Difference between Mirrorless and Point & Shoot camera?

Hamed Dehghani

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Hello

I know how do work DSLR and Mirror-less but I don’t about compact camera
Flange_focal_distance_2_types_camera.png


NX10isacamerathatbreaksnewground-notwithitsmirror-lessdesignoritscompactsize.copy.jpg


would you tell me compact camera Difference with figure ?

thanks
 

cherylynne1

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I think there's a bit of a language barrier here.

The title and question are asking about the difference between a point and shoot camera and a mirrorless, but the diagrams are showing the difference between a mirrorless and a DSLR.

A DSLR contains a mirror, an optical viewfinder, a large sensor, and has the ability to change lenses.

A mirrorless has no mirror, an electronic viewfinder (or just an LCD), a large sensor, and has the ability to change lenses.

A point and shoot has no mirror, an electronic viewfinder if it has one at all, a small sensor (unless it is very high end), and cannot change lenses.
 

astroNikon

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Some mirrorless cameras have fixed lenses
Such as
  • Fuji x100s - APS-C
  • Nikon Coolpix A - APS-C
  • Sony RX1R - FullFrame
  • Ricoh GR - APS-C
  • Panasonic LX100 APS-C
and others

Compact cameras may vary but usually are more compact.
For instance Nikon's "Compact" camera page
Compact Cameras Overview | Waterproof, Shockproof, Zoom & more | Nikon
which seems to include small bridge cameras
Coolpix A is in there
along with a P7800 which has full manual controls but a fixed zoom lens that retracts into the body for compactness.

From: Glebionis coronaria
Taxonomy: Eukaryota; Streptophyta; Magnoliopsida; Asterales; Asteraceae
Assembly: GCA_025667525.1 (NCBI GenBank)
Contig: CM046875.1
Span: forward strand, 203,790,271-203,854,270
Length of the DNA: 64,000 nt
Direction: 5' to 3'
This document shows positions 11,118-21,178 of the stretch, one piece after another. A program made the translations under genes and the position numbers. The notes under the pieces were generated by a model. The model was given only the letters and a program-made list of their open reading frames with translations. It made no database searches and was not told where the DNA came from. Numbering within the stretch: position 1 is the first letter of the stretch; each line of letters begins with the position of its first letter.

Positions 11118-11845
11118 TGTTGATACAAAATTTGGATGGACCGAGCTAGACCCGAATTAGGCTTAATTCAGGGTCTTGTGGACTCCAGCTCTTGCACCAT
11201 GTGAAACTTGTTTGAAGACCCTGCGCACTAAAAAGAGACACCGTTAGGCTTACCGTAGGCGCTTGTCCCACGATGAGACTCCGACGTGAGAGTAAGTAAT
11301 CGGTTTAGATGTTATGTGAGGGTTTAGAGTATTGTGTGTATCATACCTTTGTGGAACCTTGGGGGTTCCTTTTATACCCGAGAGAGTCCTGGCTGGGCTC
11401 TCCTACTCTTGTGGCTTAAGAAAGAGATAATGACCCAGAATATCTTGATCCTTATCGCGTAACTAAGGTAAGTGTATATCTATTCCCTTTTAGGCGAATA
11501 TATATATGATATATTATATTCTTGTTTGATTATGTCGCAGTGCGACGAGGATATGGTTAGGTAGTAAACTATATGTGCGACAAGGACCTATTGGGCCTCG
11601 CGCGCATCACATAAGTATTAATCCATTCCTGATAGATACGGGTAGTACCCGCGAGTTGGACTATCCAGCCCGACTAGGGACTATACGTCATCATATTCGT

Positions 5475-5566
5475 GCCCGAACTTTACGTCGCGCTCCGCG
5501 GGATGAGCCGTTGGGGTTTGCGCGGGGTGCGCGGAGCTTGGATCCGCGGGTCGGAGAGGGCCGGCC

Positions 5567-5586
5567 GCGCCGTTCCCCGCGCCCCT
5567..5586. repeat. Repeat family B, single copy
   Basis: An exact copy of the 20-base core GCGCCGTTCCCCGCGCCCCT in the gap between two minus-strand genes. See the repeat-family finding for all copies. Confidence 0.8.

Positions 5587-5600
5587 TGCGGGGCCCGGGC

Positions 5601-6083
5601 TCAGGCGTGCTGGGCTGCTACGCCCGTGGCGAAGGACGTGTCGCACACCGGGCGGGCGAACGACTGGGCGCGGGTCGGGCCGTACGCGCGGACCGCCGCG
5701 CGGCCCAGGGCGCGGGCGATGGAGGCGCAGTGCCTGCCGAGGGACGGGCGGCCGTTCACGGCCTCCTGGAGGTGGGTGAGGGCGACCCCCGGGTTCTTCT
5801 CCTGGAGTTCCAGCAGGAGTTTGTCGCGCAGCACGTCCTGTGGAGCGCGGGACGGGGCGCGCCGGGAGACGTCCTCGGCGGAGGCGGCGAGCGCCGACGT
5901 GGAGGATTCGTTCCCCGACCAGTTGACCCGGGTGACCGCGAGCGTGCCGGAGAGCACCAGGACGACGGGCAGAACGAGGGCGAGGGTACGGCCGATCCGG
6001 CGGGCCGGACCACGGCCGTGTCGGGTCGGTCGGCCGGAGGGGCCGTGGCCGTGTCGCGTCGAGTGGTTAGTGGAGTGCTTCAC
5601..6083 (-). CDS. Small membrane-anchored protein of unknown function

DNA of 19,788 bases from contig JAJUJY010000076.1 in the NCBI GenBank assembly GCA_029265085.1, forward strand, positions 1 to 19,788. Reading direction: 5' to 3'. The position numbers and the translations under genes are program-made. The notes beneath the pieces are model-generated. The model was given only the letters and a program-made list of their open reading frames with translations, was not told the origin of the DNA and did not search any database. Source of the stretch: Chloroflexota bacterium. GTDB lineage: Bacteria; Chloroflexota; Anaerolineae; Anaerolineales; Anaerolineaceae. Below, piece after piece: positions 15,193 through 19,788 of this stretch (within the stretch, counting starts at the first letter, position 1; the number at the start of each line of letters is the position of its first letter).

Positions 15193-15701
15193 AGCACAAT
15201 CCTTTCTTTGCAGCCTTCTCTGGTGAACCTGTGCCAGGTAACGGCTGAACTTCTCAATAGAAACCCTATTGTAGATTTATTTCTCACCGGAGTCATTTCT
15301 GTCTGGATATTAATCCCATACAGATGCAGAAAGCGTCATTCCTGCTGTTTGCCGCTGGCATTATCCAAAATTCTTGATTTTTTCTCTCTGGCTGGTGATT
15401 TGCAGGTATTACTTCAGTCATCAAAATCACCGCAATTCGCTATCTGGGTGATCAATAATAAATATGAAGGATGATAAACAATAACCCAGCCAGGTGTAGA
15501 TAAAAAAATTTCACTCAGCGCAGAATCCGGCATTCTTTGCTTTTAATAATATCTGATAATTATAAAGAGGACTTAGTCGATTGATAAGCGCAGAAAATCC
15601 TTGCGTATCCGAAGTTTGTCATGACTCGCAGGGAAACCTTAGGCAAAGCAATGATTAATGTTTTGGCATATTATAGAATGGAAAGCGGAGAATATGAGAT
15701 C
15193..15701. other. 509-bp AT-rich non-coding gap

I think compacts may be more about the lens retracting (partially or fully) into the body for compactness.

"Point and Shoot" cameras seem to be compact cameras with no controls. You just point and shoot. No viewfinder (or a small one) and a LCD screen. Fixed variable length lens. Just very basic cameras with smaller sensors.
 

dxqcanada

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A P&S is a mirrorless camera
The terms that you tend to see are marketing designations ... mirrorless cameras should be called mirrorless interchangeable lens cameras.
P&S designates its software functionality instead of hardware.
 

Solarflare

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A system camera is a camera that is part of a system, most importantly has exchangeable lenses, but also possibly a flash system, exchangeable sensor, and other associated extras.

A compact camera is a camera that is NOT part of any system and is complete on its own, including coming with a fixed lens.

A point and shoot is a compact camera that can be pointed and shot without further ado, meaning it doesnt have much in respect to photographic controls and doesnt need much photographic knowledge. There are no system cameras that are this simple, because that wouldnt make much sense. You can use most system cameras as a point and shoot, though, since they have the so-called "green mode" - i.e. AUTO - which does everything just like a P&S.

The term "mirrorless" usually refers to an EVF based mirrorless camera, the new competition to the previously (and in fact still) dominant DSLRs. There are a ton of pre-SLR camera designs that are technically also "mirrorless" - large format cameras, rangefinders, twin lens reflex cameras, etc.

Back in film times there have been SLRs which have been compact cameras. These no longer exist.
 

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